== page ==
trigger with a nice light competition trigger, a shot themselves in the leg from

the draw - don't remember all the details - anyone remember this ?

 

A nice light DA (double action) is what 6 lbs? It's unlikely the story you're thinking of involved a DA.

 

OP, Going forward if you notice a safety issue with your gun get it looked at right away. And get the proper holster for you gun. It's probably just going to take time (live fire) to get comfortable with the idea of drawing at full speed again. It's a mental block and might be something you'll never get over. If that's the case settle for a slow draw or don't compete. If those out comes are unacceptable then you're going to have to go to the range and make yourself do it. You already know you can, so just make it happen. Take a bucket of ammo and go do draws.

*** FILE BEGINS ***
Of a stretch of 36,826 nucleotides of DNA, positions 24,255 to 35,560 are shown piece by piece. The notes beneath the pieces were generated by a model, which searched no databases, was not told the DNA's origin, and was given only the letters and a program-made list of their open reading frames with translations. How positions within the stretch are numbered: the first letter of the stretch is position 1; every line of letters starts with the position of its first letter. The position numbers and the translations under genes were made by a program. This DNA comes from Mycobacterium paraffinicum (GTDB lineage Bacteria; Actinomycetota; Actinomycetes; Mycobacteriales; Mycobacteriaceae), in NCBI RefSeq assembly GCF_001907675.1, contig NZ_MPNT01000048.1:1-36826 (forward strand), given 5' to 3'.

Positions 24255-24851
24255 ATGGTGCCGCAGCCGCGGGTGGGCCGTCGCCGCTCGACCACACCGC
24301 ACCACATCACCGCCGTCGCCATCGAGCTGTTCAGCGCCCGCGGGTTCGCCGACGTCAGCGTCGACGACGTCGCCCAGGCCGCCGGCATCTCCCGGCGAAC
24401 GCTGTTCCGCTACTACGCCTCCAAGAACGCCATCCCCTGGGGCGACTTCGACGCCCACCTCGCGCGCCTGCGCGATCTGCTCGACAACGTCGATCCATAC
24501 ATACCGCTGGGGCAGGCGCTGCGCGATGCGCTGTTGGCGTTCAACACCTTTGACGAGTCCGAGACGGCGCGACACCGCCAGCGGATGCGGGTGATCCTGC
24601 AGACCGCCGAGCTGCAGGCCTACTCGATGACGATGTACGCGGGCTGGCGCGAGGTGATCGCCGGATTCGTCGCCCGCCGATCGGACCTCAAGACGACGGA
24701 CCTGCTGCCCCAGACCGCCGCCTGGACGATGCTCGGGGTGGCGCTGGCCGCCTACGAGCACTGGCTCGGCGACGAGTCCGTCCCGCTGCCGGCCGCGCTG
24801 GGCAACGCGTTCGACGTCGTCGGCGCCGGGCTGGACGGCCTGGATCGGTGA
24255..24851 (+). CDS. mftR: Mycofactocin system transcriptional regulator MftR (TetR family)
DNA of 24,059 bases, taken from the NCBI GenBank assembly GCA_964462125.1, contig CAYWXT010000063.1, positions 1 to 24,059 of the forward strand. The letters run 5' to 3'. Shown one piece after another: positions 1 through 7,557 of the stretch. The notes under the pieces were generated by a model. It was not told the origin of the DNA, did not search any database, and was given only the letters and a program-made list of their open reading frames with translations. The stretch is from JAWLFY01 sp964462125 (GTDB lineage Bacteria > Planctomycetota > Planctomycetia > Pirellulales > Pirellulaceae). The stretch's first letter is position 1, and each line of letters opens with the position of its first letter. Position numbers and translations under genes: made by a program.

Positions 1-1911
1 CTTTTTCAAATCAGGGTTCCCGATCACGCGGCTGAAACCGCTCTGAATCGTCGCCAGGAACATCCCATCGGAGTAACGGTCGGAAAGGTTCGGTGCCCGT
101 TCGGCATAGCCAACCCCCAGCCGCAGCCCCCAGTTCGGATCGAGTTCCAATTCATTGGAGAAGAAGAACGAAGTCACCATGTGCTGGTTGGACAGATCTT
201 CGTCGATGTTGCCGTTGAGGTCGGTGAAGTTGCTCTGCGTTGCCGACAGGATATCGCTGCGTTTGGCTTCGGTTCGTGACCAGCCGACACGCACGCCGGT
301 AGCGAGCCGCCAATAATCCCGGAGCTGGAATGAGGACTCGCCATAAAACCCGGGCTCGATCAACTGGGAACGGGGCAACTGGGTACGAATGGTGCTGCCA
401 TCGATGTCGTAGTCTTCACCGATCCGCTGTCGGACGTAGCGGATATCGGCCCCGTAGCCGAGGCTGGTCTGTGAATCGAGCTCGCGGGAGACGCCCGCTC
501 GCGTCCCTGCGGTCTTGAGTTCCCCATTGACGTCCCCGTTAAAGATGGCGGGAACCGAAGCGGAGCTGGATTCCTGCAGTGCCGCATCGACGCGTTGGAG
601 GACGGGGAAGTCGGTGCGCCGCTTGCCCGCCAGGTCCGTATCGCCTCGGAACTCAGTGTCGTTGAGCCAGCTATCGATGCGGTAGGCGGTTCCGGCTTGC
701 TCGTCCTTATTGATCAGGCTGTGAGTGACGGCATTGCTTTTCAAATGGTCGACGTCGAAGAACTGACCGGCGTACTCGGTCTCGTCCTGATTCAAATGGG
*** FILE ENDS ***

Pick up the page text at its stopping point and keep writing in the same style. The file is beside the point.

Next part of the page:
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5 hours ago, Hi-Power Jack said:

Wow.   Great story.     💯

 

Sorry for all the problems.

 

Your jitters are well deserved - not sure I'd ever get "back on the horse" - very courageous.    

 

I would think that a few things might help:

 

  *  slow it down - you're NOT going to "beat every person" for a while - lower your expectations, at the beginning

 

  *  lot of live fire practice, by yourself

 

  *  check out the equipment to make sure your equipment won't cause any future problems

 

  *  videotape yourself - examine every detail to make sure you are being safe, and analyze where you

         can pick up some speed

 

  *  have a good shooter watch you and see what he can see that you are missing.

 

Good luck with your comeback - rooting for you all the way.     :cheers: